House Republicans will start the year with legislation aimed at security requirements for Obamacare’s health insurance exchanges.
The House next week will consider legislation that would require the Centers for Medicare and Medicaid Services to notify consumers whenever a security breach occurs, House Majority Leader Eric Cantor announced Thursday in a memo to Republicans.
Under present policy, CMS evaluates whether consumer data were at risk when deciding if an issue warrants notification — but Cantor wants to make notification automatic.
“If a breach occurs, it shouldn’t be up to some bureaucrat to decide when or even whether to inform an individual that their personal information has been accessed,” Cantor said in the memo.
The legislation would address other security concerns, he said, citing Republican Reps. Diane Black of Tennessee, Kerry Bentivolio of Michigan, and Gus Bilirakis of Florida among those who have proposed similar measures.
Security and privacy concerns have been the focus of a handful of hearings on Capitol Hill, where documents revealed that the Health and Human Services Department and contractors involved in the creation of HealthCare.gov were concerned in the days and weeks leading up to the website’s launch.
Ultimately, the move is a part of the House Republican goal to repeal and replace the president’s health law.
Drew Hammill, spokesman for House Minority Leader Nancy Pelosi, called Cantor’s announcement a partisan game.
House Republicans “continue to remain intent on undermining or repealing the Affordable Care Act at every turn, and that effort even extends to scaring their constituents from obtaining health coverage,” Hammill said in a press release.
The question of data security on the exchanges is hotly contested. Republicans argue the administration is downplaying concerns to protect the law’s standing and encourage enrollment, while Democrats argue the GOP is overstating the problems and crafting legislation to bring more attention to them.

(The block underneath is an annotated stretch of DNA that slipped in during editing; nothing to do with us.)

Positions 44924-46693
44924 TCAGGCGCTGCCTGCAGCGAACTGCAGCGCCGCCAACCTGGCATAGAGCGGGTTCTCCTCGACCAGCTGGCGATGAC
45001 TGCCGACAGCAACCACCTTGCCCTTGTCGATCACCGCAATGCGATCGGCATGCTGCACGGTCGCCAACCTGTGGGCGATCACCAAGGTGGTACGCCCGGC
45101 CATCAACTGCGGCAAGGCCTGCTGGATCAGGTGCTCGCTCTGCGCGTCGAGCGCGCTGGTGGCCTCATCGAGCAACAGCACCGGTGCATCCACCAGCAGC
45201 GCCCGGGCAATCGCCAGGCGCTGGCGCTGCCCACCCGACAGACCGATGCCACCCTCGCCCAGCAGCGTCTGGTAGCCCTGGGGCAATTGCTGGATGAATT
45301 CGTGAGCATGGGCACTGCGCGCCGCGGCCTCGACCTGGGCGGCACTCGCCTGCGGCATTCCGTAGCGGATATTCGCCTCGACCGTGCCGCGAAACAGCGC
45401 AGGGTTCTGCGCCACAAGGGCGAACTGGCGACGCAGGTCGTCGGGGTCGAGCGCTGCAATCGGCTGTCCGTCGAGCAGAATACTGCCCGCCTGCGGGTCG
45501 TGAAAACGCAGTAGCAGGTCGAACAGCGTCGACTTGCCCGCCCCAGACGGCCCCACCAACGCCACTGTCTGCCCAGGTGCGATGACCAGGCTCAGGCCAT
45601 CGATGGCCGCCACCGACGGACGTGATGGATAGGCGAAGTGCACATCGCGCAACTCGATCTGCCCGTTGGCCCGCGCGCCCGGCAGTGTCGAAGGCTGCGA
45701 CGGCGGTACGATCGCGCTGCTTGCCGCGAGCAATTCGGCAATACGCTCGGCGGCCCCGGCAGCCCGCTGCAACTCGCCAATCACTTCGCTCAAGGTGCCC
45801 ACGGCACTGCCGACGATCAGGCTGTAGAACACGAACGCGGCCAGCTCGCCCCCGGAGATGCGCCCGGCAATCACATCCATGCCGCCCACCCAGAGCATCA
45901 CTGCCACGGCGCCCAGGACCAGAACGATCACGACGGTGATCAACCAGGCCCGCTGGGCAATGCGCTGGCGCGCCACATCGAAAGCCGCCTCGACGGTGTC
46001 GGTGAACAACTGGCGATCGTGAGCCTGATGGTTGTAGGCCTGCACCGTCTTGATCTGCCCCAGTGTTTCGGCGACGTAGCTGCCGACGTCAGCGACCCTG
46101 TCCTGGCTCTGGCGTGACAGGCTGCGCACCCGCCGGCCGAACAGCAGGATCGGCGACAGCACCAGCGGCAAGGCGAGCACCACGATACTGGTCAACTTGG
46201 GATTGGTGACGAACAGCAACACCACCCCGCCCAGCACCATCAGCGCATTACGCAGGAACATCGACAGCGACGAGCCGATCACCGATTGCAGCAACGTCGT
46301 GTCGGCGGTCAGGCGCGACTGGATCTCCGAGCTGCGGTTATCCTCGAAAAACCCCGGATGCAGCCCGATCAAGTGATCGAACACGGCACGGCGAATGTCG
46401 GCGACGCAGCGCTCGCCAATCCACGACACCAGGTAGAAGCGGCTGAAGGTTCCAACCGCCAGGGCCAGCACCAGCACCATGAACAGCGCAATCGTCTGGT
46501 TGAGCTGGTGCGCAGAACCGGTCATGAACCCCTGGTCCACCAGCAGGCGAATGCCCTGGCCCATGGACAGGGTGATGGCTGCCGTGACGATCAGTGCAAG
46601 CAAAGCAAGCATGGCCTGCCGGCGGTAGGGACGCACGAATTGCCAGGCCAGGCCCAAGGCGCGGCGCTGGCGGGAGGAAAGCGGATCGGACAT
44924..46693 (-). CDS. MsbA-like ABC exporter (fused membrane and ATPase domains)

In December, Rep. Henry Waxman, D-Calif., released part of a classified HHS briefing that reported only 32 security incidents since Oct. 1, none of which involved a successful theft of any information.
Some 2.1 million Americans signed up for private health insurance on the exchanges in time for Jan. 1 coverage, as long as they paid their premiums. The Obama administration has repeatedly said in congressional hearings that it does not believe consumer data to be at risk, because the data hub used by HealthCare.gov to verify identity and income does not store personal information.
The House returns Tuesday, Jan. 7.
What We're Following See More »
According to a new CNN/ORC poll, Donald Trump emerged from the GOP convention "ahead of Hillary Clinton in the race for the White House, topping her 44% to 39% in a four-way matchup including Gary Johnson (9%) and Jill Stein (3%) and by three points in a two-way head-to-head, 48% to 45%. That latter finding represents a 6-point convention bounce for Trump, which are traditionally measured in two-way matchups."
As the Democratic National Convention gets underway today in Philadelphia, some prominent Democratic candidates for U.S. Senate are nowhere to be found. "At least four candidates in major races are opting out, including Russ Feingold, who is challengingSen. Ron Johnson in Wisconsin; Rep. Ann Kirkpatrick, who is taking on Sen. John McCain in Arizona; Missouri Secretary of State Jason Kander, who is running against Sen. Roy Blunt; and Catherine Cortez Masto, who is battling Rep. Joe Heck in Nevada for the seat vacated by retiring Senate Minority Leader Harry Reid." The candidates have stated their decisions aren't motivated by a desire to avoid being tied to the Democratic nominee Hillary Clinton.
Michael Bloomberg will endorse Hillary Clinton this week in a prime-time speech. "The news is an unexpected move from Mr. Bloomberg, who has not been a member of the Democratic Party since 2000; was elected the mayor of New York City as a Republican; and later became an independent. But it reflects Mr. Bloomberg’s increasing dismay about the rise of Donald J. Trump and a determination to see that the Republican nominee is defeated."
"The Democratic Rules Committee voted overwhelmingly in favor of a major shift in the superdelegate system Saturday night after a deal was reached between" the Clinton and Sanders camps. "The committee approved nearly unanimously an amendment that preserves the existing superdelegate role for elected U.S. lawmakers and governors, but will bind the remaining superdelegates — roughly two-thirds — to primary and caucus results."